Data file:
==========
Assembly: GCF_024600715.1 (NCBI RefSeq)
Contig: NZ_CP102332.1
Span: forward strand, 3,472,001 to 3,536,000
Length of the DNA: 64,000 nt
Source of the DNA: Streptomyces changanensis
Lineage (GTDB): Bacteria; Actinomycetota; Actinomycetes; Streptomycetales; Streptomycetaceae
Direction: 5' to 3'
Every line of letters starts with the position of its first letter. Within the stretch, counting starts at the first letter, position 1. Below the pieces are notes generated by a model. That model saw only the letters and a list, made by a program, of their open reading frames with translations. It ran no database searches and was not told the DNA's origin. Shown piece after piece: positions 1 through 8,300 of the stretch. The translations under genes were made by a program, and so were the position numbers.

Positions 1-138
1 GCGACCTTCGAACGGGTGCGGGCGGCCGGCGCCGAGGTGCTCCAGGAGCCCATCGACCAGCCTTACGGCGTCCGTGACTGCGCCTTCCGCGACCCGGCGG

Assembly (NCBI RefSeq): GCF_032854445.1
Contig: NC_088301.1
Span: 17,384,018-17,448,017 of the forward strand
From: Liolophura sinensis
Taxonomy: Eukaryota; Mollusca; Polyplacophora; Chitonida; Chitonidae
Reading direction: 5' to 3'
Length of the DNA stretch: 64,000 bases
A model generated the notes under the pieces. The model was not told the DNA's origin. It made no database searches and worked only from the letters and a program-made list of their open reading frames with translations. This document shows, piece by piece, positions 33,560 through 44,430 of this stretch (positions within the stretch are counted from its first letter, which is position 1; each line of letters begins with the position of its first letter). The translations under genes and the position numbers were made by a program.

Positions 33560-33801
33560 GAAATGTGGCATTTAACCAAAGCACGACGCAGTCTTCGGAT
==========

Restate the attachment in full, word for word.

Assembly: GCF_024600715.1 (NCBI RefSeq)
Contig: NZ_CP102332.1
Span: forward strand, 3,472,001 to 3,536,000
Length of the DNA: 64,000 nt
Source of the DNA: Streptomyces changanensis
Lineage (GTDB): Bacteria; Actinomycetota; Actinomycetes; Streptomycetales; Streptomycetaceae
Direction: 5' to 3'
Every line of letters starts with the position of its first letter. Within the stretch, counting starts at the first letter, position 1. Below the pieces are notes generated by a model. That model saw only the letters and a list, made by a program, of their open reading frames with translations. It ran no database searches and was not told the DNA's origin. Shown piece after piece: positions 1 through 8,300 of the stretch. The translations under genes were made by a program, and so were the position numbers.

Positions 1-138
1 GCGACCTTCGAACGGGTGCGGGCGGCCGGCGCCGAGGTGCTCCAGGAGCCCATCGACCAGCCTTACGGCGTCCGTGACTGCGCCTTCCGCGACCCGGCGG

Assembly (NCBI RefSeq): GCF_032854445.1
Contig: NC_088301.1
Span: 17,384,018-17,448,017 of the forward strand
From: Liolophura sinensis
Taxonomy: Eukaryota; Mollusca; Polyplacophora; Chitonida; Chitonidae
Reading direction: 5' to 3'
Length of the DNA stretch: 64,000 bases
A model generated the notes under the pieces. The model was not told the DNA's origin. It made no database searches and worked only from the letters and a program-made list of their open reading frames with translations. This document shows, piece by piece, positions 33,560 through 44,430 of this stretch (positions within the stretch are counted from its first letter, which is position 1; each line of letters begins with the position of its first letter). The translations under genes and the position numbers were made by a program.

Positions 33560-33801
33560 GAAATGTGGCATTTAACCAAAGCACGACGCAGTCTTCGGAT